PEARL Harbor Day 2021 marks the 80th anniversary of Japan's sneak attack on the US Navy Base in Hawaii.

The honor, courage and sacrifice of the 2,403 lives lost and 1178 injured is acknowledged around America.

When is Pearl Harbor Day?

The U.S. commemorates Pearl Harbor Remembrance Day every year on December 7. 

On Tuesday, December 7, 2021, Pearl Harbor survivors, veterans and the American public will come together to remember the 2,403 service members and civilians who were killed by the Japanese attack on Pearl Harbor, Hawaii, on December 7, 1941. 

The 80th anniversary of the bombing on Pearl Harbor will be observed with special ceremonies.

On December 3, President Joe Biden asked others to honor the patriots who perished and defended America.

He said: "I encourage all Americans to reflect on the courage shown by our brave warriors that day and remember their sacrifices.  I ask us all to give sincere thanks and appreciation to the survivors of that unthinkable day.

"Our Nation remains forever indebted to all those who gave their last full measure of devotion eight decades ago."

The first Pearl Harbor Day was held in 1994, after the United States Congress designated December 7 as Pearl Harbor National Remembrance Day, during Bill Clinton’s presidency. 

Is Pearl Harbor Day a national holiday?

Pearl Harbor Day is not a federal holiday, meaning government offices, schools and businesses stay open. 

This means Americans will continue to go to work, and mail and other services will be running as normal. 

But throughout America, the flag will be flown at half-staff until sunset to honour those who died in the WWII attack on the U.S Military base in 1941.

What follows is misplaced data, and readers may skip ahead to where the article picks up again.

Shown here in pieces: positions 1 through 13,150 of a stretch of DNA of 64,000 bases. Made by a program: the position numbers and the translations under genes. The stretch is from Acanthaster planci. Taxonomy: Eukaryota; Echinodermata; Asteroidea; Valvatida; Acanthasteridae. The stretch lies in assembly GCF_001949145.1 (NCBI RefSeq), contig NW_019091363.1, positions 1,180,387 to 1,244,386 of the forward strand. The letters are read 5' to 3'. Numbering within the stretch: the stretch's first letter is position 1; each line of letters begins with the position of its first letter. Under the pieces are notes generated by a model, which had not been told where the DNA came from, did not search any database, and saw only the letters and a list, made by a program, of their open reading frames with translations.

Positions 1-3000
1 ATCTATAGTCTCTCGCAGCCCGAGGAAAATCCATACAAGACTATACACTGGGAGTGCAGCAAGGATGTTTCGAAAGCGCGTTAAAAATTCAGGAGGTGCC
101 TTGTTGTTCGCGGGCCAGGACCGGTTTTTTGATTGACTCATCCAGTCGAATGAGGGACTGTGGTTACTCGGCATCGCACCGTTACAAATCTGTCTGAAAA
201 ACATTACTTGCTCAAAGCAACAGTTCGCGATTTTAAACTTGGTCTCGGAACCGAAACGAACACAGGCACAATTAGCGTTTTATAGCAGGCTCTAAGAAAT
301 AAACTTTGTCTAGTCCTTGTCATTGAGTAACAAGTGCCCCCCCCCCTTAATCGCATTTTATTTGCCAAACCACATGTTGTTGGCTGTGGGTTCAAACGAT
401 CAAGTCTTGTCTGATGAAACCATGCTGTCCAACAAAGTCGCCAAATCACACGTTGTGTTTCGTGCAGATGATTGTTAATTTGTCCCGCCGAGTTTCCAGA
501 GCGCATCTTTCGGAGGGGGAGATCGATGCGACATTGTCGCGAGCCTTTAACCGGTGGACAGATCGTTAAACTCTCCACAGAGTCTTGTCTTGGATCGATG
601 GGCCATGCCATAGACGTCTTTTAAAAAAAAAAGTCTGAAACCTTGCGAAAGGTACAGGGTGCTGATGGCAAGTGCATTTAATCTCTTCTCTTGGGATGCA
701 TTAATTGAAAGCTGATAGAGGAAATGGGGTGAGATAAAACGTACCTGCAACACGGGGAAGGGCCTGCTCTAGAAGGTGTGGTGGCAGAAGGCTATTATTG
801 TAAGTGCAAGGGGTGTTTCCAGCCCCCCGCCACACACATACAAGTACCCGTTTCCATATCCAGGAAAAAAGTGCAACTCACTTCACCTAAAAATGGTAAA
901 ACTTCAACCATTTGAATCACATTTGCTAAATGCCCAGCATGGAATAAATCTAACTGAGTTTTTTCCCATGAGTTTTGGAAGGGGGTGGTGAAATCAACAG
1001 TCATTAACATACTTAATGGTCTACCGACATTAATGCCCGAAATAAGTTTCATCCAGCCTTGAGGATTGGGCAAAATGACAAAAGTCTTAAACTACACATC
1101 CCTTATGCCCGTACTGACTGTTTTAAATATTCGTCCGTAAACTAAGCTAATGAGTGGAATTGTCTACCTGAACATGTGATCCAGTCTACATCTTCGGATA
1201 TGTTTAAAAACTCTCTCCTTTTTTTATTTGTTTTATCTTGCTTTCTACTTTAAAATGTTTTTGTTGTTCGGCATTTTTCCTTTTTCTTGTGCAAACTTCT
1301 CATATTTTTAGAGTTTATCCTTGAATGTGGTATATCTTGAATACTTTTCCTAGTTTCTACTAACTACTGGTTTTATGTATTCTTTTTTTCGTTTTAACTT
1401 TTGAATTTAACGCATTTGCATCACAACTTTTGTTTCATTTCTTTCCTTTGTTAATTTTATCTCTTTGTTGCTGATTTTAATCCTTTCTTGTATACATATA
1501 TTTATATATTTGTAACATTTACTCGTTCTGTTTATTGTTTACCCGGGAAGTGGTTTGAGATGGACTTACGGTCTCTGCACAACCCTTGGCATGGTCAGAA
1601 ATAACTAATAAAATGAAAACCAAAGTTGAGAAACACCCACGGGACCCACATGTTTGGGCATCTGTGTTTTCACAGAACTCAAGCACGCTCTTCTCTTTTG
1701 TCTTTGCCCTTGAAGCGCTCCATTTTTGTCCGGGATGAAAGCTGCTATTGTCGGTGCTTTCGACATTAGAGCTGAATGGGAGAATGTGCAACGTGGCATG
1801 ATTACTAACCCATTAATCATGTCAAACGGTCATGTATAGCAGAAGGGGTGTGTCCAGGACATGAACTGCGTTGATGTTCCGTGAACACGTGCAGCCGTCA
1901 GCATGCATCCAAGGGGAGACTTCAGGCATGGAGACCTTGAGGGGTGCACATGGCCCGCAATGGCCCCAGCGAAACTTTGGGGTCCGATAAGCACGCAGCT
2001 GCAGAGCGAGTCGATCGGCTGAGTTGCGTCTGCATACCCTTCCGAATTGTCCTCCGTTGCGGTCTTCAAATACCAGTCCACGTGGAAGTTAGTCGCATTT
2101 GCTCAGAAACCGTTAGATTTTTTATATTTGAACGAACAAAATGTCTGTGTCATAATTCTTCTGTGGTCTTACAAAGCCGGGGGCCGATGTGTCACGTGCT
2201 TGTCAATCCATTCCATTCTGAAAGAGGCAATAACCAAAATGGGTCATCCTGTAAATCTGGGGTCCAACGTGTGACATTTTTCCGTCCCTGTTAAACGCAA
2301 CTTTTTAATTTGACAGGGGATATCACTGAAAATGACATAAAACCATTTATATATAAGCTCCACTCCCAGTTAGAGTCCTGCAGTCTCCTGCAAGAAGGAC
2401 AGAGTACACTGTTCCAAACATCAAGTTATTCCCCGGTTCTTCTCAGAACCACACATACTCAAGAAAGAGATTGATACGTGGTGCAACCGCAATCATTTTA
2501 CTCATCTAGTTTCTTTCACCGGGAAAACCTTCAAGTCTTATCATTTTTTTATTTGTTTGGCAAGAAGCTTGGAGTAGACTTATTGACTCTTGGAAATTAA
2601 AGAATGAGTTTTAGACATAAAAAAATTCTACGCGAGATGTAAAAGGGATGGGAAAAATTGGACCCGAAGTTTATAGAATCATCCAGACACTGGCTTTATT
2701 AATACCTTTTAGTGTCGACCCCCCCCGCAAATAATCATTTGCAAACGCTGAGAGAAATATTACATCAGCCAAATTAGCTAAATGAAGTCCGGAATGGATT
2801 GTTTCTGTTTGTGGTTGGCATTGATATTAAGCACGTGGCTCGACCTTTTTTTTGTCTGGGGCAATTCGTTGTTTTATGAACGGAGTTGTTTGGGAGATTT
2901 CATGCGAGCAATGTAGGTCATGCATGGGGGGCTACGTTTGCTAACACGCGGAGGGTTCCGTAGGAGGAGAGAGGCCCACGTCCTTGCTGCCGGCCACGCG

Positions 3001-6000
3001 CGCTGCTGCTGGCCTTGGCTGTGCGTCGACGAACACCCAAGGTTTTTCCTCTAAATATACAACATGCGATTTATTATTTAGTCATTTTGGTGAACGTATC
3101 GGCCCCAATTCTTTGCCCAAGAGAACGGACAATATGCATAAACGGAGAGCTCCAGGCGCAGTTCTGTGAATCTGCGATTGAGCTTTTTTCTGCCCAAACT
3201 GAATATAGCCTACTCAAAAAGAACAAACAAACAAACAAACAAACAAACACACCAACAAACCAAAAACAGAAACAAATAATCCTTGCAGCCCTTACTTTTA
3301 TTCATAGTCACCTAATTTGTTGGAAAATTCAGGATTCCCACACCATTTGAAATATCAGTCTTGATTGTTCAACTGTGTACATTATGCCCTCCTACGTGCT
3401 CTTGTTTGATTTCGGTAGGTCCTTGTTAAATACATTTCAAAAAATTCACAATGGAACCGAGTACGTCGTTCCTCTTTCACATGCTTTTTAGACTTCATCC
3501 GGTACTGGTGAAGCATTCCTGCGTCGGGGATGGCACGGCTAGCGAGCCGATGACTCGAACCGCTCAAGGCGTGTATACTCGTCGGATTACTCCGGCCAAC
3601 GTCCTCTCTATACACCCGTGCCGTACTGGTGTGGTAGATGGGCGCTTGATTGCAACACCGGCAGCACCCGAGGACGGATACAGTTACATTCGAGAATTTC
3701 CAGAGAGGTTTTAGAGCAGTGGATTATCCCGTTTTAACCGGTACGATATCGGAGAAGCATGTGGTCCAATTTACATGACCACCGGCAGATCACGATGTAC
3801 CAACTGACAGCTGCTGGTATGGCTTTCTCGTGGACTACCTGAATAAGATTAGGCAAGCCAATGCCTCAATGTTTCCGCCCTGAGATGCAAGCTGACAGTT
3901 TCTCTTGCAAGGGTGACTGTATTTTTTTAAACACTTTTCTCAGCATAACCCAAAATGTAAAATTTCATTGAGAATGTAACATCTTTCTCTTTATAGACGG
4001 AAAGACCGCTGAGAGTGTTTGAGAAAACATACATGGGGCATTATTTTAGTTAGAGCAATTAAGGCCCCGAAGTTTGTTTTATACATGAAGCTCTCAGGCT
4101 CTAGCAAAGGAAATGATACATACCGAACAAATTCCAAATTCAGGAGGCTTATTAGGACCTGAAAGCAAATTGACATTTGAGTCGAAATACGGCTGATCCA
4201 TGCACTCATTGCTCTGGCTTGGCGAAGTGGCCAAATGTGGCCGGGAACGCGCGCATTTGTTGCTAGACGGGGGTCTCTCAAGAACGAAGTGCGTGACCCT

Some organizations may hold special events to commemorate those killed and injured in the attack and there will be a live-streamed service at  the Pearl Harbor Visitor Center in Hawaii. 

How is Pearl Harbor Day marked?

Every year on December 7, WWII veterans and Pearl Harbor survivors commemorate the attack with services across the U.S.

The theme for the 2021 celebration theme is Valor, Sacrifice, and Peace.

Activities will include a wreath presentation from the Marine Corps Base Hawaii and a Freedom Bell Ringing at the USS Bowfin.

There will also be a performance of the Pearl Harbor Mass Band, a USS Oklahoma Memorial Ceremony on Ford Island, and participation by top American leadership from all branches of government. 

Ahead of the anniversary, a ceremony was held at Pearl Harbor to honor the 58 servicemen who died aboard battleship USS Utah, the first ship hit in the attack.

Members of the U.S. Navy, veterans, friends and family members stood as the names of those who died were read out, each accompanied by a toll of a bell. A trumpet was then played near the site of the sinking.

A number of other remembrances organised by the National Park Service and the U.S. Navy will be held to mark the day.

What happened at Pearl Harbor?

On December 7, 1941, at 7.55am local time, Imperial Japanese forces attacked the U.S. military base at Pearl Harbor on the island of Oahu, Hawaii. 

The first wave of attack bombed hangars and over 300 parked aircrafts on Oahu’s airfields. 

Torpedoes were also launched against US warships in Pearl Harbour. 

Four battleships were hit early on in the attack, including the USS Oklahoma. 

The USS Arizona was also sunk, killing some 1,000 men trapped inside. 

After two hours, the attack was over and every battleship in the harbor had been seriously damaged.

But because the water was shallow all but two battleships were recovered and rebuilt.

During the attack, 2,403 Americans were killed and a further 1,000 were injured. 

The attack on Pearl Harbor took the Americans – who were not then involved in WWII – completely by surprise. 

But Japanese Admiral Yamamoto Isoroku had spent months planning the attack with the aim to destroy America’s Pacific Fleet and destroy morale in the U.S. Navy. 

The plan was to prevent America from fighting back as Japanese forces began to advance on other targets across the South Pacific.

Japan’s attack on Pearl Harbor would drive the United States into World War II – a conflict that ended with Japan’s surrender after the nuclear bombing of Hiroshima and Nagasaki in August 1945.

An estimated 140,000 of Hiroshima's 350,000 population were killed in the nuclear blast, and at least 74,000 died in Nagasaki.

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